Anal itching is a common condition. The itch, situated in or around your anus, is often intense and may be accompanied by a strong urge to scratch. You may find anal itching to be embarrassing and uncomfortable.
Also called pruritus ani (proo-RIE-tus A-nie), anal itching has many possible causes, such as skin problems, hemorrhoids, and washing too much or not enough.
If anal itching is persistent, talk with your doctor. With proper treatment and self-care, most people get complete relief from anal itching.
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Anal itching may be associated with redness, burning and soreness. The itching and irritation may be temporary or more persistent, depending on the cause.
When to see a doctor
Most anal itching doesn't require medical care. See your doctor if:
- Anal itching is severe or persistent
- You have anal bleeding or stool leakage
- The anal area seems to be infected
- You can't figure out what's causing a persistent itch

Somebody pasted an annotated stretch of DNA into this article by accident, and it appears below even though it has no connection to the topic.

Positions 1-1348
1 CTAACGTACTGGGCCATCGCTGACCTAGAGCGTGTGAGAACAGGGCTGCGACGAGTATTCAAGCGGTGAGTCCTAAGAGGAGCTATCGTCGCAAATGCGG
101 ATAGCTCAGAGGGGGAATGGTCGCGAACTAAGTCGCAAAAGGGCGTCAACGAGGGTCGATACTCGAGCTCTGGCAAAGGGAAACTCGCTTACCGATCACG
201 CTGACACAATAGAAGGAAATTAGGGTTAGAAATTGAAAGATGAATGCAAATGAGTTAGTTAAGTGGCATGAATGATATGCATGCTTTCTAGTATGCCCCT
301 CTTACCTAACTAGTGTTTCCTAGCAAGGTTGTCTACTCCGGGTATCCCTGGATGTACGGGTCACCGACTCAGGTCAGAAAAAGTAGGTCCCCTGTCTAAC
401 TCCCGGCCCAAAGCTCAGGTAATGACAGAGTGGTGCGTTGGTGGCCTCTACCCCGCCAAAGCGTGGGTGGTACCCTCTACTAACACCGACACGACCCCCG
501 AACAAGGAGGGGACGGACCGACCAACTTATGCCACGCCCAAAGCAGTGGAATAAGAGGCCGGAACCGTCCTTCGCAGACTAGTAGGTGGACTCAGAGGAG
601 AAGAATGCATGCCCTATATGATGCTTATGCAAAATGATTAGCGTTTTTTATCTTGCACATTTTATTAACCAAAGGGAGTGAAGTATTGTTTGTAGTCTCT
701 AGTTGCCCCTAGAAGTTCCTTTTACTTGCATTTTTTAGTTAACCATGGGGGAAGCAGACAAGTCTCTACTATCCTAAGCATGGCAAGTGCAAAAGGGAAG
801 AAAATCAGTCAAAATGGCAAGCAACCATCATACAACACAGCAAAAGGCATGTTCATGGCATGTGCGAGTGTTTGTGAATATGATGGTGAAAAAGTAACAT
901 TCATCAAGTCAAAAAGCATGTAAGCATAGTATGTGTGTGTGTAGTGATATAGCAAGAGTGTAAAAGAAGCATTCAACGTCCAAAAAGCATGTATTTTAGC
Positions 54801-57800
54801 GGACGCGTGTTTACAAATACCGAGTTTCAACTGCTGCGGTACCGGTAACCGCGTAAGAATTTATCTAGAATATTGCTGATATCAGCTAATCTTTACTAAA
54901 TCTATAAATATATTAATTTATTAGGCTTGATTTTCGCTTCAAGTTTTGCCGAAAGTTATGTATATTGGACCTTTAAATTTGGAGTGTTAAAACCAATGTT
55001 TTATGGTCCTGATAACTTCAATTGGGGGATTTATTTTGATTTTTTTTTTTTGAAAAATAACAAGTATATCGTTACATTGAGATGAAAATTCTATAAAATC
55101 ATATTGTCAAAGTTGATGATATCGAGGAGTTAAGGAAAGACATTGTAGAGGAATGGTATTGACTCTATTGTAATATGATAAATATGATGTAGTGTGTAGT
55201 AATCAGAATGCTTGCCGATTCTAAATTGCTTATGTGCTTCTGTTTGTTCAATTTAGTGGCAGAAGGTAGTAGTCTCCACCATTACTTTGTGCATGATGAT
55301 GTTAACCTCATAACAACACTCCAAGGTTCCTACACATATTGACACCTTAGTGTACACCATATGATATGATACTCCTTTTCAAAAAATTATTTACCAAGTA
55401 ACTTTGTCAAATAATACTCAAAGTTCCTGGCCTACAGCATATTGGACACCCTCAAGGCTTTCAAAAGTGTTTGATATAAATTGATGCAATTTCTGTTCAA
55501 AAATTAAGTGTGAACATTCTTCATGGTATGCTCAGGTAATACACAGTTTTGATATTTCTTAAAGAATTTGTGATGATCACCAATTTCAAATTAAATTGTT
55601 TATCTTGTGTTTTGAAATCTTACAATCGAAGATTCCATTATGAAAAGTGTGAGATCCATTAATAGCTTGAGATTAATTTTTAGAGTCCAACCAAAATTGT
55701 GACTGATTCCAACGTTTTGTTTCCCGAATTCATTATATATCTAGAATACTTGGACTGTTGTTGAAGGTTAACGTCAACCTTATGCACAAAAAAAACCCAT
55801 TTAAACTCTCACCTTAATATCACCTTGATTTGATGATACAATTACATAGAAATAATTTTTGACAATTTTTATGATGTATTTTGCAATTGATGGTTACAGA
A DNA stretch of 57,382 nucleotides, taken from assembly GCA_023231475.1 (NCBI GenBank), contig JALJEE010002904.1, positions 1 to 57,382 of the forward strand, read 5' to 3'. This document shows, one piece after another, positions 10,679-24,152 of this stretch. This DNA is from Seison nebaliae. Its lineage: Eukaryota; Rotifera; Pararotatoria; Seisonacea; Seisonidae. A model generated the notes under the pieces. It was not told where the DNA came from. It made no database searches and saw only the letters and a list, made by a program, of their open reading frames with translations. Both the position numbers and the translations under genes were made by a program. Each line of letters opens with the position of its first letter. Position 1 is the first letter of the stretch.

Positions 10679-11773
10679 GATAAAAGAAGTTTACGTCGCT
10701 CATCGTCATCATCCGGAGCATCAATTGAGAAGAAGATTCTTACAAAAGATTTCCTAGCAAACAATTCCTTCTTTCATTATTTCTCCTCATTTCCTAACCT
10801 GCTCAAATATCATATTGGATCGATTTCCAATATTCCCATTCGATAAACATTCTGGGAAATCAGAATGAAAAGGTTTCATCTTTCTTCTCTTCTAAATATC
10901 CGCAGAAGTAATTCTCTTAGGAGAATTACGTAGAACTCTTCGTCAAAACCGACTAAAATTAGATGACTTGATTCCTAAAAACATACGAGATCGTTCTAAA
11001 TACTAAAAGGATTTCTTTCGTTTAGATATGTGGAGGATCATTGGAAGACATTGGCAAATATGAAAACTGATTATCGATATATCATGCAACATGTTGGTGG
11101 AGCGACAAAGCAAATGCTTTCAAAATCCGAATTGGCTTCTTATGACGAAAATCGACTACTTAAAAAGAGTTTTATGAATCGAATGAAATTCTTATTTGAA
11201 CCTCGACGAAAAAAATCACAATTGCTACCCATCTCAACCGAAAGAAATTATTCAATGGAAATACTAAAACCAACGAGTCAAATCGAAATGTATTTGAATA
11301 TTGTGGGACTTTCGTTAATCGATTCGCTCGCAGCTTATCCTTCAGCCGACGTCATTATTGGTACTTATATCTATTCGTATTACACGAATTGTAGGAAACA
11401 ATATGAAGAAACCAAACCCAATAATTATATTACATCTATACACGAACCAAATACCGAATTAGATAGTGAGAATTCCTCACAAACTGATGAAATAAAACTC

Persistent anal itching may be related to a skin condition or other health problem that requires medical treatment.
Sometimes the cause of anal itching isn't identifiable. Possible causes of anal itching include:
Irritants. Fecal incontinence and long-term (chronic) diarrhea can irritate the skin. Or your skin care routine may include products or behaviors that irritate the skin, such as using harsh soaps or moist wipes and washing too aggressively.
Infections. These include sexually transmitted infections, pinworms, and yeast infections.
Skin conditions. Sometimes anal itching is the result of a specific skin condition, such as psoriasis or contact dermatitis.
Other medical conditions. These include diabetes, thyroid disease, hemorrhoids, anal tumors.
Sept. 29, 2018
- Breen E, et al. Approach to the patient with anal pruritus. https://www.uptodate.com/contents/search. Accessed Sept. 5, 2018.
- Bope ET, et al. General principles of treatment. In: Conn's Current Therapy 2018. Philadelphia, Pa.: Elsevier; 2018. https://www.clinicalkey.com. Accessed Sept. 5, 2018.
- AskMayoExpert. Pruritus ani. Rochester, Minn.: Mayo Foundation for Medical Education and Research; 2018.
- Nasseri Y, et al. Pruritus ani: Diagnosis and treatment. Gastroenterology Clinics of North America. 2013;42:801.
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